Relationship-Fueled Leaders

Relationship-Fueled Leaders

Let’s face it. When a Christian leader considers their ministry to-do list, it’s the equivalent of swiping through a newsfeed on a smartphone. Barring Jesus’ return, that list is never, ever going to end.

To press the metaphor further, there’s a word for getting so lost in your smartphone that you ignore the physical people sitting next to you. It’s called phubbing. And if we’re honest, there’s an immense temptation to phub our way through leadership as well — to become so drawn to need after need, so focused on being as efficient, effective, and efficacious as possible in our “kingdom work,” that we neglect the people closest to us. We disregard both their need for us and our need for them.

Single leaders may find that they’re too busy to experience the restorative company of friends. Married leaders may find that the relationship with their spouse suffers. We forget that both singleness and marriage are gifts, and we should recognize how enjoying these gifts can help us be better leaders.

Ironically, when we neglect these relationships, it’s often a failure to recognize that leadership isn’t a checklist, but a matter of imaging God through our whole life.

 

Bearing witness

In The Emotionally Healthy Leader, Pete Scazzero notes the shaping roles that singleness and marriage play in how we image God:

Our whole life as a leader is to bear witness to God’s love for the world. But we do so in different ways as marrieds or singles. Married couples bear witness to the depth of Christ’s love. Their vows focus and limit them to loving one person exclusively, permanently, and intimately. Singles . . . bear witness to the breadth of Christ’s love. Because they are not limited by a vow to one person, they have more freedom and time to express the love of Christ to a broad range of people. Both marrieds and singles point to and reveal Christ’s love, but in different ways. Both need to learn from one another about these different aspects of Christ’s love.

Scripture is full of examples of single adults who bore witness to the fullness of Yahweh’s attentive love. These include Ruth and Naomi’s care for one another; Jeremiah’s prophetic ministry; the roles that Mary, Martha, and Lazarus played in Jesus’ life; and Paul’s apostleship and explicit encouragement regarding singleness. Most notably, of course, is Christ’s life lived out in anticipation of the unity that will come when He returns to welcome the church as His covenantal “bride.”

Marriage, on the other hand, is consistently painted as an up-close-and-personal shadow of God’s covenant faithfulness. In Adam and Eve, Abraham and Sarah, Hosea and Gomer, Mary and Joseph, and others, we see the enduring richness of God’s mercy and long-suffering.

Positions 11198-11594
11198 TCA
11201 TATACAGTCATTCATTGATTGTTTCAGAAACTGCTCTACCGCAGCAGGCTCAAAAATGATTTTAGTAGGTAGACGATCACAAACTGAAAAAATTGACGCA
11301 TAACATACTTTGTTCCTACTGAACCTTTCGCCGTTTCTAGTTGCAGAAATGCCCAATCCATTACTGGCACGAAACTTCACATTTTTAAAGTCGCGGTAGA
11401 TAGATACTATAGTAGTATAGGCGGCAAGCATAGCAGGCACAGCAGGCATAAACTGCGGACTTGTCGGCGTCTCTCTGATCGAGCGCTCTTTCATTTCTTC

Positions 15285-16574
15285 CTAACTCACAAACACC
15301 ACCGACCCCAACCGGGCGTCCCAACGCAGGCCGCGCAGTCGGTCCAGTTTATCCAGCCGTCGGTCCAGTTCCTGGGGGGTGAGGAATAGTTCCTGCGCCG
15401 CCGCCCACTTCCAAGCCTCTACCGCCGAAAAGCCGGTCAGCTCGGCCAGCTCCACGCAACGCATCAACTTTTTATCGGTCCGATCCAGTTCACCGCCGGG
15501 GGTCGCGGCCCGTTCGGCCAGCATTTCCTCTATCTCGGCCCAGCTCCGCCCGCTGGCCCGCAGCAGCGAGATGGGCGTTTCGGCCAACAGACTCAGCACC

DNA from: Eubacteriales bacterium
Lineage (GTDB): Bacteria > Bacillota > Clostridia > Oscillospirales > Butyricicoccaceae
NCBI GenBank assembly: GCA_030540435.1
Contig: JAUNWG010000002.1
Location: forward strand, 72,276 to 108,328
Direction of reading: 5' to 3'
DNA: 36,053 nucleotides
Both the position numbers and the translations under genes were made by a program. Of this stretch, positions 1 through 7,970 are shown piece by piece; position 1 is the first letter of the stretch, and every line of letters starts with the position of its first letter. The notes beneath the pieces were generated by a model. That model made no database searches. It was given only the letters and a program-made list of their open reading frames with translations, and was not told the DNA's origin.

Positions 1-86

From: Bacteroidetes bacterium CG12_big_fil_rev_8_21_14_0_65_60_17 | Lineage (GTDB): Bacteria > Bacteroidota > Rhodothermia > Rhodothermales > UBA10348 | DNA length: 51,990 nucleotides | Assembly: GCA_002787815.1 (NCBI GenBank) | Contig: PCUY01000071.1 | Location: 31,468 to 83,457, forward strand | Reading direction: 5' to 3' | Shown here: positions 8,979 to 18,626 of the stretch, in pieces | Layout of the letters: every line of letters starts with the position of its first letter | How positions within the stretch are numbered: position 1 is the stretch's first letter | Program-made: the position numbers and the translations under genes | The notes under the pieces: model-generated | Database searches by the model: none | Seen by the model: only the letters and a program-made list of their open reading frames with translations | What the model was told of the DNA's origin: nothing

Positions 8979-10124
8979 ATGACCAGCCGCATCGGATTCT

Living healthy

Since both singleness and marriage point beyond themselves to Christ, Scazzero further asserts that a singleness or marriage that is dedicated to God is a sign and a wonder. By extension, how well you love in these contexts becomes your loudest gospel message.

Therefore, Scazzero boldly encourages leaders to make either a healthy singleness or a healthy marriage their first ambition, adding, “We cannot bear witness to the Lord Jesus unless we have rearranged our lives to abide deeply in him. This means we must slow our pace and activities in order to intentionally cultivate our oneness to Jesus.”

How then can we make the invisible love of God visible in our own lives so that we can lead out of an overflow?

First, practice delight in God’s presence. What do you thoroughly enjoy doing with God just for the sake of doing it? David found delight both in making music and dancing before God. Some Christians meet with God while they garden or fish. One of my favorite delights is bringing my thoughts before Him as I enjoy a slow walk down the country lane in front of my house. Since I appear to be talking to myself, quite possibly in an animated fashion, a neighbor once directed her husband to follow me in his truck and make sure I didn’t need help!

Next, if you are single, prioritize time with your closest friends or in cultivating friendships through hospitality. Or if you are married, prioritize time with your spouse. If this time isn’t set aside, it will surely be taken over by more pressing responsibilities. What can you do together that will leave both parties feeling refreshed and restored? While all deep relationships have both serious and light-hearted dimensions, remember to be intentional about activities that create delight in the relationship.

Finally, practice self-care. Steward your physical and mental health. Remember that self-care is not selfish. For example, as an introvert, I need to be alone at times in order to think clearly and make good decisions. I’ve also discovered that exercising in the early afternoon and reading before I go to bed not only restore my mind and body but also bring energy to both my relationships and my ministry responsibilities.

 

Mirror and magnifier

The demands of ministry will always threaten to fill all of our time. And yet, God has graciously designed our lives so that each component has the potential to reflect His goodness. In both marriage and singleness, God provides us with relationships that serve to mirror and magnify His love. They aren’t distractions from the gospel but embody the gospel themselves.

Amber Riggs is dean of administration for Artios Christian College. She lives near Eugene, OR, with her husband, Bryan, and their four daughters.

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